U.K. Retail Misery Endures as Sales Decline Most on Record
(Bloomberg) -- The woes afflicting U.K. retailers continued in April, with sales dropping and demand for staff easing.
Same-store sales plunged 4.2 percent from a year earlier, the British Retail Consortium said Wednesday. A 3.1 percent decline in total sales, while distorted by the timing of Easter, was the sharpest since the survey began in 1995.
Separate figures from the Recruitment and Employment Confederation showed that permanent staff appointments across the U.K. increased at the weakest pace for four months, with a “significant dip in the demand for retail staff amidst the high street crisis.”
As U.K. inflation eases, some retailers such as Next Plc have said the worst of the pressure may be over. Still, with real incomes barely rising and the economic outlook particularly uncertain because of Brexit, a quick turnaround in fortunes is far from guaranteed. Department store chain John Lewis Partnership has warned of a profit squeeze, while electronics retailer Maplin has collapsed.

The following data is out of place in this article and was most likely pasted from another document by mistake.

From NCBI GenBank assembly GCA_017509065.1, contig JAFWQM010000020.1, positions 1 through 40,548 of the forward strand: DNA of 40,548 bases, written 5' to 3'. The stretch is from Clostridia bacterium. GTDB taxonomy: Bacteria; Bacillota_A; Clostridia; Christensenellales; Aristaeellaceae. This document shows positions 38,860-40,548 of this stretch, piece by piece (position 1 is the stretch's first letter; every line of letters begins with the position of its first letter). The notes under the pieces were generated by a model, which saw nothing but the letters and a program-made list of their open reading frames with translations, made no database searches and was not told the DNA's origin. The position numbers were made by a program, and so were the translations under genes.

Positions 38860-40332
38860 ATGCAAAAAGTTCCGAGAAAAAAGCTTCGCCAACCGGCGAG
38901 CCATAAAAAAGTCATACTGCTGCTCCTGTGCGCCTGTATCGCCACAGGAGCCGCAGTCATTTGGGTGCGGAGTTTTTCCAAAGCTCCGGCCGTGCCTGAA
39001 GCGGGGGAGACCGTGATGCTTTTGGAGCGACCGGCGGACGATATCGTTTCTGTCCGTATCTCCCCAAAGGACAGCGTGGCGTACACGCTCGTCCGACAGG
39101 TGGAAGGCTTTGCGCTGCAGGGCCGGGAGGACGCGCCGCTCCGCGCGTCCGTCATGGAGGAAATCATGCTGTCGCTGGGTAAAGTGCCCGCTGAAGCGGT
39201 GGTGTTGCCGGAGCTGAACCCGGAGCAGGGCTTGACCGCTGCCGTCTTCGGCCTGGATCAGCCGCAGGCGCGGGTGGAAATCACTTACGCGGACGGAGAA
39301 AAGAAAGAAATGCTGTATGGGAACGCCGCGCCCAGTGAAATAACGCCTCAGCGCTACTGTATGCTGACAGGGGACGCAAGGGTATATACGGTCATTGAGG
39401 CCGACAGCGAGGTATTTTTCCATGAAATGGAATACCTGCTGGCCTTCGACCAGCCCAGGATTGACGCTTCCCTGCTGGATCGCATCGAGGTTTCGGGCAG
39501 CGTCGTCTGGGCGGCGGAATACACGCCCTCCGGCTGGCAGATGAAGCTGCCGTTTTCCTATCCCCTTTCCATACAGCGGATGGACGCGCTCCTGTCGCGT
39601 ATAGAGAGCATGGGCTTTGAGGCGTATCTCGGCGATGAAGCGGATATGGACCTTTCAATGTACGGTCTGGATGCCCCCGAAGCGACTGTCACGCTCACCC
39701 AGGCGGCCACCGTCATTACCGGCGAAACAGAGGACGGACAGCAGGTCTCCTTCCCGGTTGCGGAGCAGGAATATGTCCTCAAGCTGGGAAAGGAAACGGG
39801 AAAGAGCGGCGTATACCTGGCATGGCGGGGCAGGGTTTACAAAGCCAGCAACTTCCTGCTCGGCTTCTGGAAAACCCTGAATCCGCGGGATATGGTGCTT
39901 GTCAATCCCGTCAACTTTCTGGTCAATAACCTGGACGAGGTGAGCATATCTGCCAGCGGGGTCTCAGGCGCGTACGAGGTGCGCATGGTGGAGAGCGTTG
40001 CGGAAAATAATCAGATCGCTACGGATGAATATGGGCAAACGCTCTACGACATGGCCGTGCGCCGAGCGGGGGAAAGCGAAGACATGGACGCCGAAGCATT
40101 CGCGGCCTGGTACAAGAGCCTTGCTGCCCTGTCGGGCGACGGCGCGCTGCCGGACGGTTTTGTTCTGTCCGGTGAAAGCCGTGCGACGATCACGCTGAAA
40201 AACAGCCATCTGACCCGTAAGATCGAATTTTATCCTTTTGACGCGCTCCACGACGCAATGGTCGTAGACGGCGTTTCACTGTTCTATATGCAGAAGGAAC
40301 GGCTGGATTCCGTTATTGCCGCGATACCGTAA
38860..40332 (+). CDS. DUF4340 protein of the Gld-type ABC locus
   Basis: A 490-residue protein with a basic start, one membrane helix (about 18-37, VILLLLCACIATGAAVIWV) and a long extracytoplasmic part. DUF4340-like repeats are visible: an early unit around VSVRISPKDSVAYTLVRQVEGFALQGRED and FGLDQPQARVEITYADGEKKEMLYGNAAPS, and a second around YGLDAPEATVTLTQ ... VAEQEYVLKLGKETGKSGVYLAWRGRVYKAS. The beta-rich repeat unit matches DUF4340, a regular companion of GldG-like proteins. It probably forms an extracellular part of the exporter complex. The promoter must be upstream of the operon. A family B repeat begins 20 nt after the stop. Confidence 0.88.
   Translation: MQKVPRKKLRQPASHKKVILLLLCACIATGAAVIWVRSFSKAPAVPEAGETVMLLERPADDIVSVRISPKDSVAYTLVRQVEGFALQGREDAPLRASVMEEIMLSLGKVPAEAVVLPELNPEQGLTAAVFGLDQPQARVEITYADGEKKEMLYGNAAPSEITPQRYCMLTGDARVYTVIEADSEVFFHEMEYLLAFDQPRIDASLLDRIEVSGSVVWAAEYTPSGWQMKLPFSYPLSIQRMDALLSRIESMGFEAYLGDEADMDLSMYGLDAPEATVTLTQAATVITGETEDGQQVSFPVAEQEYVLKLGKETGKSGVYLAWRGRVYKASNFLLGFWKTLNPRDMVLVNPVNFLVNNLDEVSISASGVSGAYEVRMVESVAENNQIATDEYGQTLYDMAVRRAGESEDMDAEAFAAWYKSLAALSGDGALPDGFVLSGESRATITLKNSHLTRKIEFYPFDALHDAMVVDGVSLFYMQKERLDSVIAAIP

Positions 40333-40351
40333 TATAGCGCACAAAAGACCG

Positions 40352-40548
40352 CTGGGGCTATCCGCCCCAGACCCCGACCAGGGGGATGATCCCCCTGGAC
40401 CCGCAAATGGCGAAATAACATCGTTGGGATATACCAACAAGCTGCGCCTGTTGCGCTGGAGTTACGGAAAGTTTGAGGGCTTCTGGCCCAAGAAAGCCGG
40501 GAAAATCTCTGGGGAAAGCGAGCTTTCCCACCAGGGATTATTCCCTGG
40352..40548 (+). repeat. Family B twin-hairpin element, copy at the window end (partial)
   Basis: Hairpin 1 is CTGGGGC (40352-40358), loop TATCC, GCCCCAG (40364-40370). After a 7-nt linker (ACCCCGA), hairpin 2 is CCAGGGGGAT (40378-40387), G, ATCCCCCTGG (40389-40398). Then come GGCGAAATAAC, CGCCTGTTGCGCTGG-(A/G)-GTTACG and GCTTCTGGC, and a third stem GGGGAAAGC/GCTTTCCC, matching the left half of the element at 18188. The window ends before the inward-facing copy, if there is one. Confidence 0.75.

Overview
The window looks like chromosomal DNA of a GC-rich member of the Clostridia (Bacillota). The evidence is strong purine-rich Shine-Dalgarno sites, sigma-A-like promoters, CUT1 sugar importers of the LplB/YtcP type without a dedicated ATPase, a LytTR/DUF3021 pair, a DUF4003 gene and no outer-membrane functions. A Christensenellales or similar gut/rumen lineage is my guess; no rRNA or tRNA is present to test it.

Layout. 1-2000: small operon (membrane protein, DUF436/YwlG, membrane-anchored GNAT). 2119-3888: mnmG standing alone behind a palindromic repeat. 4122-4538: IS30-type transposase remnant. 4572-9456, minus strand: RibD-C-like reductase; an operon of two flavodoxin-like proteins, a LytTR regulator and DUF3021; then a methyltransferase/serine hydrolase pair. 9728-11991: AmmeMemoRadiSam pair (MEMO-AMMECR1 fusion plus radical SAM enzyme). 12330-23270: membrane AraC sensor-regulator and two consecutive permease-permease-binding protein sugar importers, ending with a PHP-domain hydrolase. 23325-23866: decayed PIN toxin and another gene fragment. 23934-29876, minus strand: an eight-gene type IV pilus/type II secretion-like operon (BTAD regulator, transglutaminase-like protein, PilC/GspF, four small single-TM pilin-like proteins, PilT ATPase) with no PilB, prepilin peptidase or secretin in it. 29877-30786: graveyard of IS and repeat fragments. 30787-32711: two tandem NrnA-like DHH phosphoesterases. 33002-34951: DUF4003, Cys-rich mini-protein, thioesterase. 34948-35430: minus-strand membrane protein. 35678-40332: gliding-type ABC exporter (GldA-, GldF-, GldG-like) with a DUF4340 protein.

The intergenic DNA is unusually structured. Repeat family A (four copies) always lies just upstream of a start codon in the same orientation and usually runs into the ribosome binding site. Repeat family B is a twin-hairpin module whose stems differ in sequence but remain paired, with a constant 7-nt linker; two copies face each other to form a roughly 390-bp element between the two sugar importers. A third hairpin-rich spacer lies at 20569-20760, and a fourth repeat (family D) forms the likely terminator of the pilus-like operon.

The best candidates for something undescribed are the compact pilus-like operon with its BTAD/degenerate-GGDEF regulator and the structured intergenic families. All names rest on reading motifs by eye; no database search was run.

Retail sales were boosted in April last year as the long Easter weekend occurred in the middle of the month. This year it began two weeks earlier, meaning gift purchases were made mostly in March. However, timing effects only partly explain the fall seen last month, the BRC said.
“Even once we take account of these seasonal distortions, the underlying trend in sales growth is heading downwards,” said Chief Executive Helen Dickinson.
Retailers are undergoing a torrid time, hit by the rise of online shopping and a consumer pullback in the face of rising prices and sluggish wage growth. Severe weather in the first quarter added to their misery, with official data last month showing sales plummeted in March. The sector has fallen almost 4 percent this year, underperforming U.K. shares as a whole.
A more upbeat picture of the British consumer is contained in the latest report from Barclaycard, which said Wednesday that year-on-year spending increased 3.4 percent in April after a slowdown in March. Still, the average increase over the past 12 months was just 3.1 percent, down from 4.3 percent in the same period a year earlier.
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